American Idol meets All Star Cheer = Cheerlebrity


Cheerleading competitions are exciting. The excitement of performing in front of a crowd, hearing their reaction to your skills, and competing against other teams makes them among the most exciting live events anywhere. A new cheerleading competition called “Cheerlebrity” tries to bring an additional element of entertainment to the event. This IS a good IDEA!

First, let’s talk about the things that were great about this competition. The check-in process was easy and our team, being new, fell in line with all the other teams. We were pleasantly surprised that all competitors had time to practice in six different areas.  Some were just to stretch and others we practiced our whole routine. All together this was a great way for our beginning team to “ease into” the competition scene. The competitors were pleased with the over-all competition and even had knowledge of the cheerlebrities that gave them their critique.

The idea behind Cheerlebrity seems to be “American Idol” meets “All star competition”. A set of celebrity cheerleaders were placed on stage to give feedback to each team after their performance. The celebrities gave mostly positive feedback, as you would expect from a group of cheerleaders. Their comments were directly related to what the team performed and could be used by the team to improve their routine. However, the feedback from the celebrities became very repetitive. It was not necessary to speak to all four celebrities after every performance. The novelty of the event lost its luster after the first hour but the audience was forced to endure each judges’ long winded and repetitive comments for an additional 3-4 hours until the end of the competition.

This seems like a great idea considering the success of recent televised talent competitions. But, what makes these shows good is that they are edited down to the best interactions with the celebrities and the drama of someone “ripping” a competitor for their performance. Of course, a cheer competition would not be suitable for such negative comments and I am not advocating for a “Simon” to bash the cheerleaders. However, removing that possibility also removes much of the drama that makes these T.V. shows worth watching. Watching the “live” taping of one of these reality shows might be long winded and tedious but we don’t know for sure because we don’t see that on the final cut of the T.V. show. All that being said, this is not a television show so it makes for a slow moving competition with long breaks between performances. By the third hour of the competition some competitors were actually counting how many time each judge said their repetitive “catch phrase” like “you killed it” or “one of the best routines all day”. This format is new and could be a break from the ordinary but some work needs to be done to make the “Cheerlebrity” portion move faster with less repetition.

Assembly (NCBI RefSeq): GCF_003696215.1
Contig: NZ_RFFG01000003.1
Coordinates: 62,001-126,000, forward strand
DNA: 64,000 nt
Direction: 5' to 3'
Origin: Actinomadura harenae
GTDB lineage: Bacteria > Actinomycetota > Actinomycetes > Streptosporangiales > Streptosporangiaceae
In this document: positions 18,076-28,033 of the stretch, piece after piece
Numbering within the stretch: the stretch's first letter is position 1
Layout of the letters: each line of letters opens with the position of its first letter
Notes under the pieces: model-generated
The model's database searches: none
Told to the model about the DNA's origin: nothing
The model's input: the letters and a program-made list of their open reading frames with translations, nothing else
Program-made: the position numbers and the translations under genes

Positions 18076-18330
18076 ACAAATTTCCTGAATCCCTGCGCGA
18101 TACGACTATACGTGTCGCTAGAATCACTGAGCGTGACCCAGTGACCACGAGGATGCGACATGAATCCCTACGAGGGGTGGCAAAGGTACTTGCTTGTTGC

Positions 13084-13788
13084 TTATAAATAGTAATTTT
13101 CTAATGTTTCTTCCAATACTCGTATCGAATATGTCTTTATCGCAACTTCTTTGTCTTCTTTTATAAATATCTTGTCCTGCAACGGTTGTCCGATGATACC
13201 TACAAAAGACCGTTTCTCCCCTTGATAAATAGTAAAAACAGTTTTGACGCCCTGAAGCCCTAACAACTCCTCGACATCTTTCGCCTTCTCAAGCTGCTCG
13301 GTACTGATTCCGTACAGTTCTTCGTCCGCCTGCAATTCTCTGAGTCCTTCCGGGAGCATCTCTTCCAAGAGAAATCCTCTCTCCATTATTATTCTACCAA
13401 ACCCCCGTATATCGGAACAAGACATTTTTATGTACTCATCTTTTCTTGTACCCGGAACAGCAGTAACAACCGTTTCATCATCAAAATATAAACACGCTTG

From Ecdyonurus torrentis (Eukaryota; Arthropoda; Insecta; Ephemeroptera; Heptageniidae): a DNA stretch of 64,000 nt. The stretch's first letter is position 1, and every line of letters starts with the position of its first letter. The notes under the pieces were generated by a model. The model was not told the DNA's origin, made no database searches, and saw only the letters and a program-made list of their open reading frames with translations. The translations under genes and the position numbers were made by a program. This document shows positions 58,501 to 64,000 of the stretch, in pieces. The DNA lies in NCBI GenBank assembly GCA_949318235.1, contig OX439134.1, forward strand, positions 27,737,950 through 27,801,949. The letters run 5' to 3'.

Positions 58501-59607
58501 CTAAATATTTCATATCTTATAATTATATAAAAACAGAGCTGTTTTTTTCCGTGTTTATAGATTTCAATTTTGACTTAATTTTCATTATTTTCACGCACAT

Lastly, most cheer companies putting on events realize their position as role models for younger cheerleaders. In this case, after having been touted as a “Cheerlebrity” all day and being presented as someone younger cheerleaders should imitate, it was a bit disconcerting to see the “Cheerlebrities” perform. Not that their skill performances weren’t exceptional…they were! However, the choice of one of these “Cheerlebrities” to strip down to the least amount of clothes possible in order to perform sent the wrong message to the thousands of cheerleaders in attendance. It might be the actual uniform in which this celebrity truly performs but a tiny sports bra and spanks seems inappropriate for this audience. With some tweaking, a Cheerlebrity event could be have added value and entertainment but, in its current incarnation it only added time to an already long day of competing.

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